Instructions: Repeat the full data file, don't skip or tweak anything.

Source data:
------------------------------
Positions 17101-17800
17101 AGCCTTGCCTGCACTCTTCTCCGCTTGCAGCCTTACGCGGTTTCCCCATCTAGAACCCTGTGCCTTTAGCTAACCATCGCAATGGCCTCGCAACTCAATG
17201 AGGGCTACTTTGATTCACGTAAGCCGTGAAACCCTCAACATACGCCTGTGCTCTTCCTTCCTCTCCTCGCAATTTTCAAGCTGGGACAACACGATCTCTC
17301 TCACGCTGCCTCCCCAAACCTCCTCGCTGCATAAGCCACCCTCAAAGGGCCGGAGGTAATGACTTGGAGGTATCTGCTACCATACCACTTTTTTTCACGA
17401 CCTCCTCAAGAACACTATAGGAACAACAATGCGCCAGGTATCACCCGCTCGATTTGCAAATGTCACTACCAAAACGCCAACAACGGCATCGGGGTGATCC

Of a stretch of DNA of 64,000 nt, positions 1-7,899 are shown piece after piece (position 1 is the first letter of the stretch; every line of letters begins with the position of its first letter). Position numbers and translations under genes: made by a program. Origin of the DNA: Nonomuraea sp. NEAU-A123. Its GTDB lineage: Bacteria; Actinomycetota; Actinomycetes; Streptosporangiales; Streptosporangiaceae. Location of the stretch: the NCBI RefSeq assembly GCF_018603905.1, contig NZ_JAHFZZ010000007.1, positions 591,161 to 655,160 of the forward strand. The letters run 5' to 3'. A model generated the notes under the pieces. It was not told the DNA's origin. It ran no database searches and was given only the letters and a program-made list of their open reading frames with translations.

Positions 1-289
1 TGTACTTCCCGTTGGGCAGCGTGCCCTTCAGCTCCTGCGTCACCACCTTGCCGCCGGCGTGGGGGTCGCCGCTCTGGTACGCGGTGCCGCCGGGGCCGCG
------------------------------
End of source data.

Positions 17101-17800
17101 AGCCTTGCCTGCACTCTTCTCCGCTTGCAGCCTTACGCGGTTTCCCCATCTAGAACCCTGTGCCTTTAGCTAACCATCGCAATGGCCTCGCAACTCAATG
17201 AGGGCTACTTTGATTCACGTAAGCCGTGAAACCCTCAACATACGCCTGTGCTCTTCCTTCCTCTCCTCGCAATTTTCAAGCTGGGACAACACGATCTCTC
17301 TCACGCTGCCTCCCCAAACCTCCTCGCTGCATAAGCCACCCTCAAAGGGCCGGAGGTAATGACTTGGAGGTATCTGCTACCATACCACTTTTTTTCACGA
17401 CCTCCTCAAGAACACTATAGGAACAACAATGCGCCAGGTATCACCCGCTCGATTTGCAAATGTCACTACCAAAACGCCAACAACGGCATCGGGGTGATCC

Of a stretch of DNA of 64,000 nt, positions 1-7,899 are shown piece after piece (position 1 is the first letter of the stretch; every line of letters begins with the position of its first letter). Position numbers and translations under genes: made by a program. Origin of the DNA: Nonomuraea sp. NEAU-A123. Its GTDB lineage: Bacteria; Actinomycetota; Actinomycetes; Streptosporangiales; Streptosporangiaceae. Location of the stretch: the NCBI RefSeq assembly GCF_018603905.1, contig NZ_JAHFZZ010000007.1, positions 591,161 to 655,160 of the forward strand. The letters run 5' to 3'. A model generated the notes under the pieces. It was not told the DNA's origin. It ran no database searches and was given only the letters and a program-made list of their open reading frames with translations.

Positions 1-289
1 TGTACTTCCCGTTGGGCAGCGTGCCCTTCAGCTCCTGCGTCACCACCTTGCCGCCGGCGTGGGGGTCGCCGCTCTGGTACGCGGTGCCGCCGGGGCCGCG